Rock art – also known as cups and rings – is under threat. Made by our Neolithic and Early Bronze Age ancestors between 6,000 and 3,800 years ago, it is mostly found in the countryside. There are more than 6,000 panels in the UK and Ireland – but increasing population densities and agriculture, along with climate change, pose a danger to it
At Kirkcudbright History Society’s November meeting Mr Sam Kelly of Kirkcudbright kindly stepped in at short notice to give a large audience an opportunity to see cine films made by Mr Bendon who had owned and run the cinema in Kirkcudbright from 1944 till the 1960’s. The cine films shown were from the early 1950’s and are in the Archive of the Stewartry Museum. With whose permission Sam has digitised them.
The clarity and colour of the films shown was tremendous. Mainly pageants and processions, with detailed views of the people who had turned out to watch these events.
The Harbour Square with tiered seating, was the main arena for the crowning of the Princess with all the attendant pomp and ceremony whereas the Castle grounds provided an arena for country dancing, maypole dancing and an opportunity for some younger members of the audience just to roll around on the grass.
The Streets of the town played host to processions of horses and riders taking part in the Riding of the Marches.
St Mary’s Isle drive was the assembly point for a host of decorated floats and tableaux with participants in an astounding array of detailed and elaborate costumes. There was beauty, horror and comedy portrayed. These included groups of Brownies, Cubs, Guides, Scouts and Soldiers alongside floats, sponsored by the many businesses of the town, and of course the Bands to lead the parade.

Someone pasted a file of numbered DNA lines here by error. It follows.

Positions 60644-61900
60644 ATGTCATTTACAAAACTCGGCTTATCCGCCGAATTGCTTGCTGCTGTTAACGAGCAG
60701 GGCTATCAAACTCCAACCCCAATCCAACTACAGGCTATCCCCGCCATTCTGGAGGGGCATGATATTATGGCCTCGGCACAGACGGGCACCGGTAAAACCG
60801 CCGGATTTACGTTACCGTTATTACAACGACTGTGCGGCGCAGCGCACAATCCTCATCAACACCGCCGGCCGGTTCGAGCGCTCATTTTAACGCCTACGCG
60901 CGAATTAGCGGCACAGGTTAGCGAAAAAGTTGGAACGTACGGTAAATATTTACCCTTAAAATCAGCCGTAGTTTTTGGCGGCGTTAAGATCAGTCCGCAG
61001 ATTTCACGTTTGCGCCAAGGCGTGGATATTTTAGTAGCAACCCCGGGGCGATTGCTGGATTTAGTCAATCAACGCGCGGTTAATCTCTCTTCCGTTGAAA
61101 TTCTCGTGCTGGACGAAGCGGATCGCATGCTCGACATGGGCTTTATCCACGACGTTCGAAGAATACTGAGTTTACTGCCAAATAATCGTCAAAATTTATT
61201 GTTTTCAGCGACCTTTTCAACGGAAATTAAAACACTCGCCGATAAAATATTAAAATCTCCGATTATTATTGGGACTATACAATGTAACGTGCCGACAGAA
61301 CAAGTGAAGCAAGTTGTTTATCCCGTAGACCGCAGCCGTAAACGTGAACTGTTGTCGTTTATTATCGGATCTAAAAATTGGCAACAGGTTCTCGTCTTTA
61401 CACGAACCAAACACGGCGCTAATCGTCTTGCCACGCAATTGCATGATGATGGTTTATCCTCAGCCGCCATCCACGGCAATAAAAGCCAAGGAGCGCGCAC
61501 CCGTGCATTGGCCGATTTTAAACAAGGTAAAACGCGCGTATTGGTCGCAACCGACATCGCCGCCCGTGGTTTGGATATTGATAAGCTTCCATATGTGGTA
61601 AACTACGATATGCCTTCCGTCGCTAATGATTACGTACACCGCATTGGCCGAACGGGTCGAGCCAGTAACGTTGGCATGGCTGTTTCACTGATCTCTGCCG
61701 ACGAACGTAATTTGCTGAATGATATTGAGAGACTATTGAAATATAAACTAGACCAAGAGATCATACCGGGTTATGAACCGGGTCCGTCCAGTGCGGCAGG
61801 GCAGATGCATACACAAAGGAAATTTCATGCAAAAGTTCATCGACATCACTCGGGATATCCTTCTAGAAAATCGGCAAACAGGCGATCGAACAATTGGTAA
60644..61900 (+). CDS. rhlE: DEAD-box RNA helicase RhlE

Horses and riders rode around the streets stopping at the Royal Hotel for the Stirrup Cup-all in their finery. The sun shone on Kirkcudbright and behind the spectators the buildings and landmarks could be seen as well as an amazing selection of buses and cars. These gave interesting background detail and a spectacular setting for a grand show. Mr Bendon chronicled these events of the early 50’s and throughout the evening the audience were totally immersed in trying to recognise family and friends who might have been there as he moved among the crowds.
Kirkcudbright shone through in the films – full of colour, well organised activity and a tremendous sense of community involvement and effort much as it continues to do so to this day.
Sam Kelly now does the same service for the town – making a modern archive of all the many events throughout the year.
Thank you to Mr Bendon and Sam Kelly for recording and showcasing these events which was enjoyed by all.
The next meeting will be in Kirkcudbright Parish Hall on December 13th at 7.30 when Lizanne Henderson will be “Hunting Witches in Galloway “.
Go to www.kirkcudbrighthistorysociety.org.uk for more information
Some of our members contributed to a great attendance at the Scottish Rock Art Project training day at the Whithorn Trust – and on site – with Dr Tertia Barnett. There were some amazing discoveries – panels recorded which had not previously been in the record, even on known rock art sites.
Teams will be recording sites of their choosing over the winter and submitting them to the brand new Scottish Rock Art website, learning photogrammetry and other recording techniques as they progress.